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Role of a carer1

Caring for someone with heart failure can be both demanding and rewarding. Being a carer can mean different things at different times. You may be friend, a confidant, a nurse, and a personal assistant. It all depends on what your loved one’s needs are.

Your goal should be to empower your partner or loved one. Do not try to do everything for them yourself.

  • Learn all you can about heart failure. The more you know, the more helpful you can be to the one you care for
  • Give practical support. Help your loved one keep an eye on symptoms and take medicines on time. Go with your loved one on visits to the doctor. You can also help with errands and chores
  • Give emotional support. Help your loved one try to stay positive and have a ‘can-do’ attitude. People who adapt to their illness and take control of it are happier and have a better quality of life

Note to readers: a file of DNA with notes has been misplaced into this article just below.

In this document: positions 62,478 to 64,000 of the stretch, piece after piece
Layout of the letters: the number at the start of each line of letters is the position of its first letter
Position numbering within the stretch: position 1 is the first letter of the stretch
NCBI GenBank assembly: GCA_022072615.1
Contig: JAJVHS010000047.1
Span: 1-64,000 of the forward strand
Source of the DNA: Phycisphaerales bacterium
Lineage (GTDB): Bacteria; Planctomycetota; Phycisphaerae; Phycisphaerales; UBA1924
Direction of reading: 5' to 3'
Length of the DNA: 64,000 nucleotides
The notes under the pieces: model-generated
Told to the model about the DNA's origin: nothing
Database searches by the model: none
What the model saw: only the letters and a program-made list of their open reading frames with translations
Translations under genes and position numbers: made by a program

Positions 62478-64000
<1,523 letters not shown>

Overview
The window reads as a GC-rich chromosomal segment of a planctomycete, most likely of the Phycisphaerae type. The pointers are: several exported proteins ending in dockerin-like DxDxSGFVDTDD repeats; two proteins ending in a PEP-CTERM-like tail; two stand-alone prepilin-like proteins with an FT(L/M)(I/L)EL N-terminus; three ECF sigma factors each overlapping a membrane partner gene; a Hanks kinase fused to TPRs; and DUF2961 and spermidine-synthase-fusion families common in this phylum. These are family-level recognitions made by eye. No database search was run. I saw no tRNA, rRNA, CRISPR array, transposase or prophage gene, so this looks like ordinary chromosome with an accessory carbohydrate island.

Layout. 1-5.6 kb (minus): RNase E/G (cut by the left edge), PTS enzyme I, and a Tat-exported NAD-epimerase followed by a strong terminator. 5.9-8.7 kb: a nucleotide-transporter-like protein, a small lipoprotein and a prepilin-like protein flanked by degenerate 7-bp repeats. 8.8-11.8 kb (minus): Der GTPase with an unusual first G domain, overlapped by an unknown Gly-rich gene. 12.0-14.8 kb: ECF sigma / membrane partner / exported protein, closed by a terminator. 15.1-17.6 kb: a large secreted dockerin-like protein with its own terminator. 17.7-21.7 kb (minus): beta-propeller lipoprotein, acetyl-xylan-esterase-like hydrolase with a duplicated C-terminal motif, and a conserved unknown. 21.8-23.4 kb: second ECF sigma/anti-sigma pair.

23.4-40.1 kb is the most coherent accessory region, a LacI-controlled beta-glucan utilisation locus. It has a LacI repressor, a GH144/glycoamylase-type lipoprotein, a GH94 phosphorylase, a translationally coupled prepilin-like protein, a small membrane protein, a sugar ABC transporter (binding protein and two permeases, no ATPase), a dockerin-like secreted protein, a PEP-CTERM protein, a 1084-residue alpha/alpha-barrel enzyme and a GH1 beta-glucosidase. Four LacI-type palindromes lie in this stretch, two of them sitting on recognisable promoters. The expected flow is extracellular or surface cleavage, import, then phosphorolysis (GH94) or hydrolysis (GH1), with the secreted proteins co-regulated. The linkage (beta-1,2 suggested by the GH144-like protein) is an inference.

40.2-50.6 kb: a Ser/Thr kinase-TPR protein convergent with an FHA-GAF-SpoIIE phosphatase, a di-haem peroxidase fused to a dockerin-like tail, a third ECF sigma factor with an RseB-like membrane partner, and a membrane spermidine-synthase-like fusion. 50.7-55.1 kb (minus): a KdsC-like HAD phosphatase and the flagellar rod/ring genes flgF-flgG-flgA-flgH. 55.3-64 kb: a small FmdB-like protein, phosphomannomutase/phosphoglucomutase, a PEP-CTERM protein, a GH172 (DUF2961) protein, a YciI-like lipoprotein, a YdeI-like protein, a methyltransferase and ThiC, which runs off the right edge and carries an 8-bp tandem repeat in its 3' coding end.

• Take care of yourself. There may be times when caring for someone with heart failure wears you out. It may impact your finances, work, or relationships. At times like these, go talk with someone else. A doctor, a member of the family, a friend, or a support group can help. Take a step back every now and then and live your own life
  • Find out if you are entitled to any benefits as a carer. Look into time off from work or financial assistance, such as a carer’s allowance

Providing care from a distance

It isn’t always possible to live close to the person in your care. If distance separates you from your loved one, try these things:

  • Have a routine for staying in touch. Find a time of day for regular phone calls or video chats
  • Have a plan in place for problems. Make sure the person you care for knows exactly what to do if unexpected problems arise
  • Know how to contact the doctor. Keep the name and contact details of your loved one’s doctor at hand
  • Ask for help. If you’re worried, ask someone local, such as a neighbor, to check in


  1.  Heart Failure: Tips for Caregivers. Available at : Accessed on 7th November 2016.


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